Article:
Results Summary

What was the research about?

Pap tests screen for cervical cancer in women. Current guidelines recommend that women ages 21–29 get a Pap test once every three years because they are at low risk for cervical cancer. But many women get Pap tests more often. Having more tests can cause anxiety and lead to unneeded procedures.

In this study, the research team tested two ways to help clinics make sure women get Pap tests as recommended but not more often:

  • Clinician app. Clinicians, such as doctors and nurses, received an app for their phones. The app helped clinicians figure out how often patients should get Pap tests based on guidelines and patient traits such as age.
  • Clinician app and patient website. Clinicians received the app. Their clinics also received tablet computers with a website that had information for patients about when women should get Pap tests. Clinic staff asked patients to view the website in the waiting room.

The research team compared the rate of Pap tests per woman receiving care for clinics that used the app, the app plus the website, or neither.

What were the results?

During the study, the rate of Pap tests per woman didn’t differ based on whether women received care at a clinic that had the app, the app and the website, or neither.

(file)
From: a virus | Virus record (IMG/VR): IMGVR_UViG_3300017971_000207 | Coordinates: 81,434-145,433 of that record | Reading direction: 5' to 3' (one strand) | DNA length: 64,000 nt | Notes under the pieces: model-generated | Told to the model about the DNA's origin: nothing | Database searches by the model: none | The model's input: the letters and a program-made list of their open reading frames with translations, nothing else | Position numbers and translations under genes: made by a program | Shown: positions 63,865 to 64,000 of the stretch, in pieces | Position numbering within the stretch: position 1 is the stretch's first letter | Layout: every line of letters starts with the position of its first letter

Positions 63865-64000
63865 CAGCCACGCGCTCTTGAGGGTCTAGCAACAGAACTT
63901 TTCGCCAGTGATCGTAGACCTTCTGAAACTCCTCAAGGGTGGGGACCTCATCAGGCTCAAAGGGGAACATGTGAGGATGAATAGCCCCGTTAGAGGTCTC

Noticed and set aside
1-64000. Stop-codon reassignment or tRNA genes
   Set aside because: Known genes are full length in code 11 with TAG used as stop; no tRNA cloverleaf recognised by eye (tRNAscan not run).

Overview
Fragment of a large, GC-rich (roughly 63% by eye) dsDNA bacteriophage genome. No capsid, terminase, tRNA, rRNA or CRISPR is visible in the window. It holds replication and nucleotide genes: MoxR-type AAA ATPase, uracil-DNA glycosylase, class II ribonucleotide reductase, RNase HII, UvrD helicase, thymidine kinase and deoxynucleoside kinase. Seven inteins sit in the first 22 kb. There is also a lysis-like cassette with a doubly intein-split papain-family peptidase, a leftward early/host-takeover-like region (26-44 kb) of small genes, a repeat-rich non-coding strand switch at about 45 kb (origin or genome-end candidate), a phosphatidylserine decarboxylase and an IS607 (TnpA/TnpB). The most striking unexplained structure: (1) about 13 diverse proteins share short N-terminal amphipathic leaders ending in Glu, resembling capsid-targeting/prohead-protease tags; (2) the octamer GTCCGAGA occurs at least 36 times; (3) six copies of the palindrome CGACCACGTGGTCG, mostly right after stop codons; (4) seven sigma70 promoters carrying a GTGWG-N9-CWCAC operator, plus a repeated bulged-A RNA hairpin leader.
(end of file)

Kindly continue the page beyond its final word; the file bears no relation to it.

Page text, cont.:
When the research team compared the rate of Pap tests before and after the study started, the clinics that got both the app and the website had more of a decrease than clinics with the app only or clinics with neither.

Who was in the study?

The study included claims for 84,823 women who received care at 1 of 42 women’s health clinics in Southern California. Of these women, 81 percent were Latina; 8 percent were white, 5 percent were Asian or Pacific Islander, 4 percent were black, and 2 percent were other races. Spanish was the primary language for 61 percent of women; English was the primary language for 34 percent; and 6 percent spoke another language. The average age was 26.

What did the research team do?

The research team assigned 14 clinics by chance to use either the app or the app plus the website for 18 months. Then the team compared these 14 clinics with 28 clinics that didn’t have the app or website.

The research team looked at how many Pap tests women received in the 18 months before and the 18 months during the study.

Members of advocacy organizations helped create the patient education website and recruit clinics.

What were the limits of the study?